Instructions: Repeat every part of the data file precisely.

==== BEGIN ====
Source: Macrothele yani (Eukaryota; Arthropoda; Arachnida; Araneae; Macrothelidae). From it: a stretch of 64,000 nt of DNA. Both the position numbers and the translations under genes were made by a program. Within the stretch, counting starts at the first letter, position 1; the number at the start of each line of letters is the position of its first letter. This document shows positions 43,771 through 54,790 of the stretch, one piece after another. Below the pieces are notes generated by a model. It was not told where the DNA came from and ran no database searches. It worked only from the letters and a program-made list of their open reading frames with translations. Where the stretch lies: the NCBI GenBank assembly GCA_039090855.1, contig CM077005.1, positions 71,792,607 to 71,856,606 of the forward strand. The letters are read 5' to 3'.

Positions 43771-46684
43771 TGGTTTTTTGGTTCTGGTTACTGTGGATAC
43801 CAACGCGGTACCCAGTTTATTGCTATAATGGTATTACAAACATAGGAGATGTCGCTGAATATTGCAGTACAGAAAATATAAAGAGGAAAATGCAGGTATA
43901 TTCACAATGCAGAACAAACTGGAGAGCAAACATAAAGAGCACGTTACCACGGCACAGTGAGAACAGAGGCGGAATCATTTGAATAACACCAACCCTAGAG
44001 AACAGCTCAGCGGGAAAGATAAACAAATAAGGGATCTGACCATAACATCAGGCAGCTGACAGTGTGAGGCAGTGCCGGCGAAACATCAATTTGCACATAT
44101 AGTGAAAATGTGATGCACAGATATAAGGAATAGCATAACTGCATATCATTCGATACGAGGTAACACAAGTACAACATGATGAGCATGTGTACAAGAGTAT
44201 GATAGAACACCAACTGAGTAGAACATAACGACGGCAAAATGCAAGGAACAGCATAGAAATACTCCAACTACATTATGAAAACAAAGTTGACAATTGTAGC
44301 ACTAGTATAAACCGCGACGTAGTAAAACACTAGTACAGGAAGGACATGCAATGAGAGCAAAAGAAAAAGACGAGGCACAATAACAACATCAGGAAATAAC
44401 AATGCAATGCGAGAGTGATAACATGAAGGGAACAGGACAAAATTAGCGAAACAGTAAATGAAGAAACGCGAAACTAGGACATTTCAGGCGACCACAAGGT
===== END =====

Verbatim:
Source: Macrothele yani (Eukaryota; Arthropoda; Arachnida; Araneae; Macrothelidae). From it: a stretch of 64,000 nt of DNA. Both the position numbers and the translations under genes were made by a program. Within the stretch, counting starts at the first letter, position 1; the number at the start of each line of letters is the position of its first letter. This document shows positions 43,771 through 54,790 of the stretch, one piece after another. Below the pieces are notes generated by a model. It was not told where the DNA came from and ran no database searches. It worked only from the letters and a program-made list of their open reading frames with translations. Where the stretch lies: the NCBI GenBank assembly GCA_039090855.1, contig CM077005.1, positions 71,792,607 to 71,856,606 of the forward strand. The letters are read 5' to 3'.

Positions 43771-46684
43771 TGGTTTTTTGGTTCTGGTTACTGTGGATAC
43801 CAACGCGGTACCCAGTTTATTGCTATAATGGTATTACAAACATAGGAGATGTCGCTGAATATTGCAGTACAGAAAATATAAAGAGGAAAATGCAGGTATA
43901 TTCACAATGCAGAACAAACTGGAGAGCAAACATAAAGAGCACGTTACCACGGCACAGTGAGAACAGAGGCGGAATCATTTGAATAACACCAACCCTAGAG
44001 AACAGCTCAGCGGGAAAGATAAACAAATAAGGGATCTGACCATAACATCAGGCAGCTGACAGTGTGAGGCAGTGCCGGCGAAACATCAATTTGCACATAT
44101 AGTGAAAATGTGATGCACAGATATAAGGAATAGCATAACTGCATATCATTCGATACGAGGTAACACAAGTACAACATGATGAGCATGTGTACAAGAGTAT
44201 GATAGAACACCAACTGAGTAGAACATAACGACGGCAAAATGCAAGGAACAGCATAGAAATACTCCAACTACATTATGAAAACAAAGTTGACAATTGTAGC
44301 ACTAGTATAAACCGCGACGTAGTAAAACACTAGTACAGGAAGGACATGCAATGAGAGCAAAAGAAAAAGACGAGGCACAATAACAACATCAGGAAATAAC
44401 AATGCAATGCGAGAGTGATAACATGAAGGGAACAGGACAAAATTAGCGAAACAGTAAATGAAGAAACGCGAAACTAGGACATTTCAGGCGACCACAAGGT